At 24 years of age, Noel is already highly acclaimed; a freshly emerging songwriting ingénue; a young woman with something new to say about familiar themes.

Not Just Pretty Words is a six song EP she released in June of this year which has received great reviews. Mason Winfree from Americana Highways says she “conveys narratives that provoke deeply embedded emotions lingering just below the surface.”

From The All Scene Eye blog: “…pleasantly unhurried, like leaves
floating past you down a creek.”

Ear to the Ground calls Pretty Words, “dark & mysterious” while Anne Kenney from Belles & Gals writes, “distinctive songwriting and vocals is a delight to the ear, a debut EP to be proud of.”

In her song Seasons Casey wonders, “and it’ll be okay, so they say…It’s just a season and seasons change.” In the title track she reassures who ever needs it: “A better man (love) will come along, and you’ll forget the one who did you wrong.” The song Prove Me Wrong is a declaration, “I pride myself on being right, the truth can run but it can’t hide from these eyes.”

I emailed Casey a few questions that I asked her to answer in order for us to get to know here better:

Talk about your back story – where were you born, etc.

I was born and raised in Greensboro, North Carolina with one older sister. My dad is from North Carolina and my mom was born in Costa Rica and moved here when she was four.

Where did you go to college and what was your course of study?

I went to The University of North Carolina at Greensboro with a major in event planning/community parks and recreation and a minor in Spanish.

How/Why did you decide to become a songwriter?

My grandfather brought me a guitar from Costa Rica when I was 5 and I started lessons shortly thereafter. But in middle school I fell in love with competitive ballroom dancing. But because I never found a solid dance partner I eventually gave it up.

I turned my attention then to music, started playing guitar and singing. I never thought about song writing until my guitar teacher told me I should give it a try. After that, songwriting became an outlet and a passion. When I dance I have to feel the music, I have to connect with it. When I write a song, I have to connect with it and when I sing it, I have to feel it in order for the audience to feel it.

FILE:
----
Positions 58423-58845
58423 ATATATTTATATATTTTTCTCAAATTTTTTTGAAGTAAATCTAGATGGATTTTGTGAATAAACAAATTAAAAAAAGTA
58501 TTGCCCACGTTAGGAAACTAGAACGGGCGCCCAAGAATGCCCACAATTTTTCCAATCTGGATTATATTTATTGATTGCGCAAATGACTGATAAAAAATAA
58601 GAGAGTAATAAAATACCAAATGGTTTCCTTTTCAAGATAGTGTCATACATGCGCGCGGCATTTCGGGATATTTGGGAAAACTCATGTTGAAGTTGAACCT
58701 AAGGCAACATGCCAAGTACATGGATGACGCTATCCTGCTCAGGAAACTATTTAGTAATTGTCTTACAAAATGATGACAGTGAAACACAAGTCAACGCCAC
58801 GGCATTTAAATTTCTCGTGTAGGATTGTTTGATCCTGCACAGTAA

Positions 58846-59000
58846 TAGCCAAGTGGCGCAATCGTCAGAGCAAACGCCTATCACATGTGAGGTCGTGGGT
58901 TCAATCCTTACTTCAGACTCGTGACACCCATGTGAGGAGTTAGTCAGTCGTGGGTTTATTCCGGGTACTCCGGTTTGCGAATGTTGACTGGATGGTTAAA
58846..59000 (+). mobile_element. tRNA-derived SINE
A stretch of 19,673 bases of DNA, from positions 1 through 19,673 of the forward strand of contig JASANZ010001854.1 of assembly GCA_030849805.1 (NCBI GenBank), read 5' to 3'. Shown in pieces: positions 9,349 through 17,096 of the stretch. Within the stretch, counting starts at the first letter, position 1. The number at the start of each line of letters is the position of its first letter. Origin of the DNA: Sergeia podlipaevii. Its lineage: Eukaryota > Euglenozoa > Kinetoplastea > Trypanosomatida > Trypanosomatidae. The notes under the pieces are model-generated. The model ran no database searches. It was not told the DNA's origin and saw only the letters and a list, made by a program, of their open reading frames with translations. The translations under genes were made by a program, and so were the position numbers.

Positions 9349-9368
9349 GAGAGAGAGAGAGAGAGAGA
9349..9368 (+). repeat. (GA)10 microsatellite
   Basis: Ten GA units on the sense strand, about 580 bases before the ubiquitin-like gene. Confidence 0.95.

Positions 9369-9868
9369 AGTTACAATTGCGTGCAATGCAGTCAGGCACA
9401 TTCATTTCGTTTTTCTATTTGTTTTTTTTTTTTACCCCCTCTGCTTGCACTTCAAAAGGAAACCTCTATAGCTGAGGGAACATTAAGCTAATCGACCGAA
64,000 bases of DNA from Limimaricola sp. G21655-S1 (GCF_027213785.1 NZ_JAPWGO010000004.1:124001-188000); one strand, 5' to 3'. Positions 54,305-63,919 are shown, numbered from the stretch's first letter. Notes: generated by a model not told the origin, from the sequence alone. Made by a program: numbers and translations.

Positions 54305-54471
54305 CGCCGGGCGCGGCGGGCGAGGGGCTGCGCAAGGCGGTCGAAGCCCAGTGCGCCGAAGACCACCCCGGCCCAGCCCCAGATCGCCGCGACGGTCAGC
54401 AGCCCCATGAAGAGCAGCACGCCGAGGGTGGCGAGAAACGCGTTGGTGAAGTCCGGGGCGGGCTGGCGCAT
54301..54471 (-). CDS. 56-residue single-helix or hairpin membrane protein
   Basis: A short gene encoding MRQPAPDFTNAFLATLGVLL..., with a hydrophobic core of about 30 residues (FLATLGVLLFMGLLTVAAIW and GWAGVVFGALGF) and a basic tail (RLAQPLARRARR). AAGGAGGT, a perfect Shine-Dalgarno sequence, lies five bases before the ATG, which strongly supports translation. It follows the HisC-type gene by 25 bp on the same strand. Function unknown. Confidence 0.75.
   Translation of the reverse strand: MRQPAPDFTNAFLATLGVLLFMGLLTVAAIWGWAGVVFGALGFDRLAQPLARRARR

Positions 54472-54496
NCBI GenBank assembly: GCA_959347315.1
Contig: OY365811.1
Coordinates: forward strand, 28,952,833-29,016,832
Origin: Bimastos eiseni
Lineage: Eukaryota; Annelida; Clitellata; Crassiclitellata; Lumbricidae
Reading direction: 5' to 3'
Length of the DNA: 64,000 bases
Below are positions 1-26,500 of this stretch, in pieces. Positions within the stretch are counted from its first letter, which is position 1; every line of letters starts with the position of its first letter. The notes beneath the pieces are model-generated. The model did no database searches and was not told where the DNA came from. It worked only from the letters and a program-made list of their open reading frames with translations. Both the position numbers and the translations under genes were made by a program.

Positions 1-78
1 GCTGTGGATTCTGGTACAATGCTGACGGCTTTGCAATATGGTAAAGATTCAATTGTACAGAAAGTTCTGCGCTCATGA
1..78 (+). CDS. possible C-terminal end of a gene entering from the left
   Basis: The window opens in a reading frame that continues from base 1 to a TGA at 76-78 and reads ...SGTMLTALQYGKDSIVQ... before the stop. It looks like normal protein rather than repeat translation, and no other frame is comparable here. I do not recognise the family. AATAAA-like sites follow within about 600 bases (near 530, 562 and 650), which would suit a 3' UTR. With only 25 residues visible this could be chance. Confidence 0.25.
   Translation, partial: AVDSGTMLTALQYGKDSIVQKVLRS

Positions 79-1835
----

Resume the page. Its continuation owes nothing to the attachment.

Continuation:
Tell us about your writing process.

It’s loose. I try not to start with specifics. Usually a single line comes to mind; something that someone said that resonates. From there the message/ story emerge and I build on it. I use as few lines as possible to get my point across.

Talk about mentors you’ve encountered on this journey.

I have had wonderful mentors. First, there’s my guitar teacher, Kevin Dollar. I wouldn’t be singing, performing or writing if it weren’t for him.

I won a scholarship my sophomore year in college to attend Frets and Refrains, a camp put on by Richard Thompson in the beautiful Catskills Mountains. I had the amazing opportunity to study with him,  as well as his son Teddy, Patty Griffin, Happy Traum, Tony McManus, and Sloan Wainwright. Getting one on one advice from Richard Thompson and having his son Teddy tell me that one of my songs was a hit was incredible!

I recorded at and ended up working with sound engineer and co-producer of my EP, Doug Williams. Having worked with the Avett Brothers, he helped me hone my style and believes in my artistic vision.

Artistic influences?

Jason Isbell is the best songwriter of our generation in my opinion. Brandi Carlisle is also a tremendous songwriter and one of the most amazing performers and vocalists.

What is it about performing that keeps you pursuing opportunities
to do so?

When I’m on stage and sharing a moment with an audience, time seems to stop and speed up at the same time. I am in my element. I love that I can help take people’s minds off the craziness of life so we can all just be and enjoy each other.

What’s next?

I am hoping to record and release a song that I just finished as a single in the next couple of months.

What are your favorite songs on
the EP and why?

Marsh Girl was inspired by my favorite book called “Where the Crawdads Sing” by Delia Owens. I love how it came to life in the studio.

When I wrote Pretty Words it made me feel like a real songwriter; like I had a shot at this music thing. Teddy Thompson called it “a hit” and at that time I needed to hear from someone unbiased; someone successful. Part of me thought I had what it took and part of me feared that people were just telling me what I wanted to hear. His compliment was the push I needed to believe in myself as a writer and an artist.

To keep up with everything Casey Noel, visit her website:

caseynoelmusic.com